Label: RuMel Jewels
Interview & Images: Darrel Hunter

Finding space within RuMel’s diary is no easy task. Focused, hard working, innovative and energetic are just a few adjectives in a long list that can be used to describe the multi-talented designer from West London.
As a true creative she is always on the move gathering inspiration and working on different projects rather than just sitting back and resting on her laurels. I managed to grab some time with her between two engagements on a cold December evening.
Before our talk began I was given one instruction “Don’t make me laugh too much!”. Knowing RuMel’s cheerful, animated nature, I knew this would be a challenge.

ModeHunter: First of all not everyone reading this would know who you are, actually I don’t even know who you are, so please introduce yourself.
RuMel: My name is Ruth Melbourne and I go by the name of RuMel, which is an abbreviation of my first and last name.
MH: Is that your brand name, nickname or just what you liked to be called?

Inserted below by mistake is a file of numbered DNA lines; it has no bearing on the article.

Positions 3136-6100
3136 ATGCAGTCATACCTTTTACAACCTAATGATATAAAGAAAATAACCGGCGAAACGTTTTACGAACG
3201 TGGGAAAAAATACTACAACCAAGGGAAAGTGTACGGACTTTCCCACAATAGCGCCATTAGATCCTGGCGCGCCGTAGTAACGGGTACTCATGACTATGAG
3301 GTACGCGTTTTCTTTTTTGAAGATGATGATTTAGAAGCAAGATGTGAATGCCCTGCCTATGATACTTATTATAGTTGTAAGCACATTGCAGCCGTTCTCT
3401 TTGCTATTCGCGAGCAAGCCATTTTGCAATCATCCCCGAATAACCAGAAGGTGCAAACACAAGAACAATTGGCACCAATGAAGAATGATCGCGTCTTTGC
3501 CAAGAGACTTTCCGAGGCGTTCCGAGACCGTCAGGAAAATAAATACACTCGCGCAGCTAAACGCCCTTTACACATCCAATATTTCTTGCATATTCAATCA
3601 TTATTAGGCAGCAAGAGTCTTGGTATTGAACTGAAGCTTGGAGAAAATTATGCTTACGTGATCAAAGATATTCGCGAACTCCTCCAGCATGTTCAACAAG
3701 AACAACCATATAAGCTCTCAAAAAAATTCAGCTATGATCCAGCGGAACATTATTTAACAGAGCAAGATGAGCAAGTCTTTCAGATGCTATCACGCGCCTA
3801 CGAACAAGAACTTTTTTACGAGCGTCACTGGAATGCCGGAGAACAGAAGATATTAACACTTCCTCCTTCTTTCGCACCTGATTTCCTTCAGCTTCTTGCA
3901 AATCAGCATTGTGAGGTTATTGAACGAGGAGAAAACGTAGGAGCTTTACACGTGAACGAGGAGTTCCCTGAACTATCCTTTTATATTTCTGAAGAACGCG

RM: Well I am called many things.
MH: Hopefully all nice.
RM: (laughs) Yes. Ruthie, Ruthio, so RuMel was something I adapted and started calling myself while at University studying fashion design. I decided then that this would be my tag/brand name.
MH: My first acquaintance with you was as a make-up artist but you just mentioned you started out studying fashion design. How did this transition take place?
RM: Fashion design has always been a passion of mine from a very early age. I used to draw and was really good at illustrating and that is how it all started. Even from an early age in primary school I decided I wanted to be a designer. During high school the desire to be a designer was cemented in my mind. I hope I am not going too far back?
MH: No no, I want to know all the details, you can start from kindergarten if you desire.
RM: Ok, well after high school I then did a BTEC in fashion design at Uxbridge College. I was fortunate to have an amazing lecturer who was the head of the course at the time, Ian Hebditch. He really taught me a lot and really made me confident in my designing.

MH: So you dabbled a bit in Fashion Illustration as well?
RM: Yes, I really enjoyed drawing the female form; it came very easy to me. My GCSE art and design final piece was entitled “The Embellishment of Women’ which explored make-up and accessories used to create a look or the vision of how we want to be perceived. I was interested in the whole thought process of why a woman dresses a certain way or uses make-up to create a vision of how they want to be identified.